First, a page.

【Introduction】 Planning your shift to laser welding works best with a solid plan.
Laser welding for general fabricating has come a long way in the past five years. At this point, it’s a tool that most fabricators understand is a potential method to increase part throughput by speeding the welding process and eliminating post-processing requirements.
“The past year has been a busy one in the market,” said Dan Belz, FLW product manager for Amada America. “People are looking for alternative technologies because they can’t find welders, and for many manufacturers this technology makes a lot of sense.”
At the same time, enthusiasm for the technology doesn’t always match precisely the needs of a particular shop. Belz discussed with Canadian Fabricating & Welding five steps to ensure your laser welding project will be a success.
1. Review Your Materials
Laser welding initially seemed best suited for stainless steel, which can be awkward to weld and requires a pristine finish on completion.
However, now the ability to manipulate the focus of the laser beam allows deeper penetration in mild steel too with the use of a deep-penetration (keyhole) welding technique, which might be compared to gas metal arc welding. The heat penetrates completely through the leading edge of the molten weld metal. As the heat source progresses, the molten metal fills in behind it to form the weld bead. With this technology, shops can achieve a stronger weld (load per weld bead area). And because the heat input into the workpiece is much lower than with GMAW, the weld is less susceptible to issues such as cracking. Lower heat also means lower distortion on the part.
“About 90 percent of the projects we’re working on with customers use this deep-penetration welding technique,” said Belz.
But as Belz explained, once the metal gets over a certain thickness, the payback just isn’t there.
“Anything bigger than 1/8 in. we generally don’t encourage,” he said. “That thickness on aluminum, for instance is the maximum we’ll do in that material for good penetration. We can certainly weld mild steel from 1/8 to ½ in., but the weld specifications for many jobs in these thicknesses don’t suit a laser welding system.”
2. Solidify Your Design
The development of an assembly can take time, but before you can consider a part for laser welding, the basic design has to be solidified.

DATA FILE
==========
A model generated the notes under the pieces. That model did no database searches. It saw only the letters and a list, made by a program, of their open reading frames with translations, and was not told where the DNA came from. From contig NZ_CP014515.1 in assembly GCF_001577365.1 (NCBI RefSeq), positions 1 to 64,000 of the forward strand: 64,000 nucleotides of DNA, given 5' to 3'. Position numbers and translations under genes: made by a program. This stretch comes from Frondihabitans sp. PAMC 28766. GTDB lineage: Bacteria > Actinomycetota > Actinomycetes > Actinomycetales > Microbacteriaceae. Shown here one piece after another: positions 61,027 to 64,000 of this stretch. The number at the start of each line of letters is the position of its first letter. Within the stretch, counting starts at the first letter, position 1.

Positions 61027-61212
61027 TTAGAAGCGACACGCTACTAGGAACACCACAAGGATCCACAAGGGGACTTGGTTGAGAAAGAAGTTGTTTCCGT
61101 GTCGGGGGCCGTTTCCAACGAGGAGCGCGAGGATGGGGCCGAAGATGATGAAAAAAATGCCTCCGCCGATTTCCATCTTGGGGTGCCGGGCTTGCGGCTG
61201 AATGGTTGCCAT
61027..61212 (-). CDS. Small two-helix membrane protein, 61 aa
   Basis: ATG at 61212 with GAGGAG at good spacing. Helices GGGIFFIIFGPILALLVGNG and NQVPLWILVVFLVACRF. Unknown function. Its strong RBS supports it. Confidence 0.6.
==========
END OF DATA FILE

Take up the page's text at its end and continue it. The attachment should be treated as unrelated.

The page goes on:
“If you make a design change late in the game, that might mean the fixture you’ve created for the part won’t fit. A fixture is designed for precise specifications; you can’t change that on a dime. Make sure the essential design is set. Once you start working on fitment, some details might be altered but that will be strictly related to process choices, not the shape of the final assembly.”
3. Consider Your Fitment
Once you’ve got a design finalized and ready to go, consider how it can run most efficiently through your full manufacturing process. It may be that once you switch an assembly over to laser welding, how the individual parts of the assembly are formed may change.
“One customer of ours added 30 in. of weld to one of their assemblies because it saved them more time not having to bend individual sections,” said Belz.
As Belz explained, fitment decisions usually don’t mean redesigning a part.
“Sometimes you simply have to tweak a design for proper fitment,” he said. “In one case, where a customer was building a lamp using three parts in a fixture, we did redesign it fairly significantly for welding. But it didn’t change the shape of it, it simply involved changing how they slot-tabbed it and other adjustments to minimize any potential for distortion.”
4. Consider Fixturing Options
Once the design and fitment are locked in, it’s possible to design your fixturing for best fit. Fixturing is seen as the big hurdle to adopting laser welding, but a variety of options are making it easier to create fixturing relatively promptly. Because distortion is much less a concern with laser welding compared to traditional welding, for instance, fixtures can be made from sheet metal.
Additionally, automated fixturing options have been developed that can speed up part changeout times.
Once a fixture is created, the repeatability creates its own advantages of speed and accuracy.
Once your shop is comfortable with the technology, you also can get more creative with fixturing. Some have created adjustable fixtures for products of different sizes.
However you approach fixturing, Belz said that it’s important to remember that it is key to working with the technology.
“Success with laser welding all comes down to fitment and fixturing,” he said.
5. Think Outside the Box
Belz considers thinking creatively to be critical in getting continuous value from your laser welding investment.
“Customers that have already invested in the machinery are finding new ways to do other work using laser welding, and we work with them to fine tune those innovations,” he said.